The Sea of Glass

A Poem by Ezra Pound

I looked and saw a sea
                               roofed over with rainbows,
In the midst of each
                               two lovers met and departed;
Then the sky was full of faces
                               with gold glories behind them.

Words for Departure

A Poem by Louise Bogan

Nothing was remembered, nothing forgotten. 
When we awoke, wagons were passing on the warm summer pavements, 
The window-sills were wet from rain in the night, 
Birds scattered and settled over chimneypots
As among grotesque trees. 

Nothing was accepted, nothing looked beyond. 
Slight-voiced bells separated hour from hour, 
The afternoon sifted coolness
And people drew together in streets becoming deserted. 
There was a moon, and light in a shop-front, 
And dusk falling like precipitous water. 

Hand clasped hand, 
Forehead still bowed to forehead—
Nothing was lost, nothing possessed, 
There was no gift nor denial. 

2.
I have remembered you. 
You were not the town visited once, 
Nor the road falling behind running feet. 

You were as awkward as flesh
And lighter than frost or ashes. 

You were the rind, 
And the white-juiced apple, 
The song, and the words waiting for music.

3.
You have learned the beginning; 
Go from mine to the other. 

Be together; eat, dance, despair, 
Sleep, be threatened, endure. 
You will know the way of that. But at the end, be insolent; 
Be absurd—strike the thing short off;
Be mad—only do not let talk 
Wear the bloom from silence. 

And go away without fire or lantern. 
Let there be some uncertainty about your departure.

Everyone Sang

A Poem by Siegfried Sassoon

Everyone suddenly burst out singing;
And I was filled with such delight
As prisoned birds must find in freedom,
Winging wildly across the white
Orchards and dark green fields; on; on; and out of sight.

Everyone’s voice was suddenly lifted;
And beauty came like the setting sun:
My heart was shaken with tears; and horror
Drifted away … O, but Everyone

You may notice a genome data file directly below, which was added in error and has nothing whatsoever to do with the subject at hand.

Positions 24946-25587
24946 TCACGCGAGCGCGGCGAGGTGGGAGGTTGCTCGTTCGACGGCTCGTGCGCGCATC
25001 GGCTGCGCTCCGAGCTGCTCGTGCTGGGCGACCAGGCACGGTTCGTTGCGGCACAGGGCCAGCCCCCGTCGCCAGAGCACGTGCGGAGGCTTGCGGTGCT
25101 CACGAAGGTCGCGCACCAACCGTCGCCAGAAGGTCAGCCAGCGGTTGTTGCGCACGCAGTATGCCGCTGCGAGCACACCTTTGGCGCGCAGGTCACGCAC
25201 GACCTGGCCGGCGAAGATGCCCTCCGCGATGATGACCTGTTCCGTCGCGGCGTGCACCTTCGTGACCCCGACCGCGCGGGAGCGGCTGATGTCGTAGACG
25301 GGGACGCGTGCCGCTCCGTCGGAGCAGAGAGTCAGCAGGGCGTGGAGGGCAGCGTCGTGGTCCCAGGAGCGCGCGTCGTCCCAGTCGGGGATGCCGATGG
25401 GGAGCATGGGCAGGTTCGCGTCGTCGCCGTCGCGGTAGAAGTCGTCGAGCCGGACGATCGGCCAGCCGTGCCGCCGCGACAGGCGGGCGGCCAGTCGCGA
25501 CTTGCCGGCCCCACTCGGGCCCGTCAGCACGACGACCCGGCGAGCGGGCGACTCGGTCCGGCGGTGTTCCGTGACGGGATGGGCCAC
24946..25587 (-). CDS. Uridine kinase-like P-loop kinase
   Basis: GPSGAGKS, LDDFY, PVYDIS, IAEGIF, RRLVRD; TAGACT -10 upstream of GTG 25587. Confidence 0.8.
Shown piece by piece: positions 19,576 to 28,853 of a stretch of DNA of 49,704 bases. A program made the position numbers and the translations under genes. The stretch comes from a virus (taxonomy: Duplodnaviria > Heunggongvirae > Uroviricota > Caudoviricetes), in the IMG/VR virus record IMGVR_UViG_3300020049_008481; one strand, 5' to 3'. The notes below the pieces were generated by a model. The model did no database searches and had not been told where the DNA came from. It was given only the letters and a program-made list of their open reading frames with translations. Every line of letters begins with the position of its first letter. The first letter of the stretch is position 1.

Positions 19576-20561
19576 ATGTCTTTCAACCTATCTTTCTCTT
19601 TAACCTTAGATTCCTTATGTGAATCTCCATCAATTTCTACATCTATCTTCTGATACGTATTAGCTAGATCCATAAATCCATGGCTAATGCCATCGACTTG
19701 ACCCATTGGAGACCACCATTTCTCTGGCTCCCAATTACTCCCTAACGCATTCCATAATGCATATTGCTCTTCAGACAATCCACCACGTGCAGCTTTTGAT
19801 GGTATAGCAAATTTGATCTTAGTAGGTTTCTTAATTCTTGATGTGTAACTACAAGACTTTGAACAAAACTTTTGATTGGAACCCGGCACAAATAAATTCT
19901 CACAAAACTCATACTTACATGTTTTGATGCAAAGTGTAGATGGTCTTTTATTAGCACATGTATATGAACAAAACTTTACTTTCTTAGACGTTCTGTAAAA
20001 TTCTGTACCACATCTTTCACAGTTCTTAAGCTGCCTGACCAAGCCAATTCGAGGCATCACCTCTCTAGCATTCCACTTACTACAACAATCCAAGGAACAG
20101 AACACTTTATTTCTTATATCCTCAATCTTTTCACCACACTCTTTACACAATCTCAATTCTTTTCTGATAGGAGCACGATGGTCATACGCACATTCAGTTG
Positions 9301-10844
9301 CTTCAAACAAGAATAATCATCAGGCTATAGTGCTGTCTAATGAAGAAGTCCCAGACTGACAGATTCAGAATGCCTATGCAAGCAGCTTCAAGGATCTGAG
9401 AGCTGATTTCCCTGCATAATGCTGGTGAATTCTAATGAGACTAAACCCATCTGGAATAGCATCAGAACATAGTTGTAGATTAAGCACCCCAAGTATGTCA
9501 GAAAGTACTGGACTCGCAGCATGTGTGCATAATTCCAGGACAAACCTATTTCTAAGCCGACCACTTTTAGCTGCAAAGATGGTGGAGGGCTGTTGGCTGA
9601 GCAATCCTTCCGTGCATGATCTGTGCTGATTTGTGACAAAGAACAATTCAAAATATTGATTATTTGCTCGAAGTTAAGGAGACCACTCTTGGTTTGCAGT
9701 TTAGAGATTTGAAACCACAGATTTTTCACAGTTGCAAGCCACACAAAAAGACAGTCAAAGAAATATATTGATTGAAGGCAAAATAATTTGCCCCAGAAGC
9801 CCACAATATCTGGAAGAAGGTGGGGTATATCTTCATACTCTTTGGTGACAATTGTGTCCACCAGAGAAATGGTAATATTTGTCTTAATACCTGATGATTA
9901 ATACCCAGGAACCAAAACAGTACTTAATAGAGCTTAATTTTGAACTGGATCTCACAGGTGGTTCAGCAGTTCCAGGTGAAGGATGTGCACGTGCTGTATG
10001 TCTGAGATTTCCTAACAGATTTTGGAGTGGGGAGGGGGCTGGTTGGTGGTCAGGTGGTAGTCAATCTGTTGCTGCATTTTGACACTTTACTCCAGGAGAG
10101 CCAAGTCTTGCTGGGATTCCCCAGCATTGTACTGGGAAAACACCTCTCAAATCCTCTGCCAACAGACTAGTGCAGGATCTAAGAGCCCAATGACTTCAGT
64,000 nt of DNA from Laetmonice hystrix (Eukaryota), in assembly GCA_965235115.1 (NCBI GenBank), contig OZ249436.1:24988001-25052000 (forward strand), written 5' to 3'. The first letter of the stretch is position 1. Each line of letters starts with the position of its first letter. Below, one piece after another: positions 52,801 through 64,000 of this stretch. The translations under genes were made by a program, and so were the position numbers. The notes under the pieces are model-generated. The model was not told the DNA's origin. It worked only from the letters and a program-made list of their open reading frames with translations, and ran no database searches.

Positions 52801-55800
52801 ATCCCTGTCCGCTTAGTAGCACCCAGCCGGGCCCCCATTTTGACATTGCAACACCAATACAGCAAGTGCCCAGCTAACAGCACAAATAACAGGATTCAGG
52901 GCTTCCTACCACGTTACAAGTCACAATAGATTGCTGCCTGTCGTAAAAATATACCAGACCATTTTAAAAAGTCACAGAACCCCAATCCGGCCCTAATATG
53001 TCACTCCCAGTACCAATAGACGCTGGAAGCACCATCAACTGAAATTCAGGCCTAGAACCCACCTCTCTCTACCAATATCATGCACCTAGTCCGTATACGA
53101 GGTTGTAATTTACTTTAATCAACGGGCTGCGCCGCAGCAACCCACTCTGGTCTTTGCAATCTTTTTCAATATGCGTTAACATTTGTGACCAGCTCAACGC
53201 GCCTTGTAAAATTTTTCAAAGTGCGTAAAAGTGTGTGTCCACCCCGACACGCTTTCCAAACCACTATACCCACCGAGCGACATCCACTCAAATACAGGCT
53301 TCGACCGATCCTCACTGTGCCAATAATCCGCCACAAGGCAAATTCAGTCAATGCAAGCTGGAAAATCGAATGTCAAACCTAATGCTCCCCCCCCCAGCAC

Was a bird; and the song was wordless; the singing will never be done.

The Bronze Legacy

A Poem by Effie Lee Newsome

(To a Brown Boy)

’Tis a noble gift to be brown, all brown,
     Like the strongest things that make up this earth,
Like the mountains grave and grand,
     Even like the very land,
     Even like the trunks of trees—
     Even oaks, to be like these!
God builds His strength in bronze.

To be brown like thrush and lark!
     Like the subtle wren so dark!
Nay, the king of beasts wears brown;
     Eagles are of this same hue.
I thank God, then, I am brown.
     Brown has mighty things to do.

Invictus

A Poem by William Ernest Henley

Out of the night that covers me
Black as the pit from pole to pole,
I thank whatever gods may be
For my unconquerable soul.

In the fell clutch of circumstance,
I have not winced nor cried aloud.
Under the bludgeonings of chance
My head is bloody, but unbowed.

Beyond this place of wrath and tears
Looms but the Horror of the shade,
And yet the menace of the years
Finds, and shall find me, unafraid.

It matters not how strait the gate,
How charged with punishments the scroll,
I am the master of my fate:
I am the captain of my soul.

Hope is the thing with feathers

A Poem by Emily Dickinson

Hope is the thing with feathers
That perches in the soul,
And sings the tune without the words,
And never stops at all,

And sweetest in the gale is heard;
And sore must be the storm
That could abash the little bird
That kept so many warm.

I’ve heard it in the chillest land,
And on the strangest sea;
Yet, never, in extremity,
It asked a crumb of me.

Spring Morning

A Poem by Marion Strobel

O day—if I could cup my hands and drink of you,
And make this shining wonder be
A part of me!
O day! O day!
You lift and sway your colors on the sky
Till I am crushed with beauty. Why is there
More of reeling sunlit air
Than I can breathe? Why is there sound
In silence? Why is a singing wound
About each hour?
And perfume when there is no flower?
O day! O Day! How may I press
Nearer to loveliness?

For Who?

A Poem by Mary Weston Fordham

When the heavens with stars are gleaming
   Like a diadem of light, 
And the moon’s pale rays are streaming, 
   Decking earth with radiance bright; 
When the autumn’s winds are sighing, 
   O’er the hill and o’er the lea, 
When the summer time is dying, 
   Wanderer, wilt thou think of me? 

When thy life is crowned with gladness, 
     And thy home with love is blest, 
Not one brow o’ercast with sadness, 
     Not one bosom of unrest—
When at eventide reclining, 
    At thy hearthstone gay and free, 
Think of one whose life is pining, 
    Breathe thou, love, a prayer for me. 

Should dark sorrows make thee languish, 
     Cause thy cheek to lose its hue, 
In the hour of deepest anguish, 
     Darling, then I’ll grieve with you. 
Though the night be dark and dreary, 
     And it seemeth long to thee, 
I would whisper, “be not weary;” 
   I would pray love, then, for thee. 

Well I know that in the future, 
    I may cherish naught of earth; 
Well I know that love needs nurture, 
    And it is of heavenly birth.
But though ocean waves may sever 
     I from thee, and thee from me, 
Still this constant heart will never, 
    Never cease to think of thee.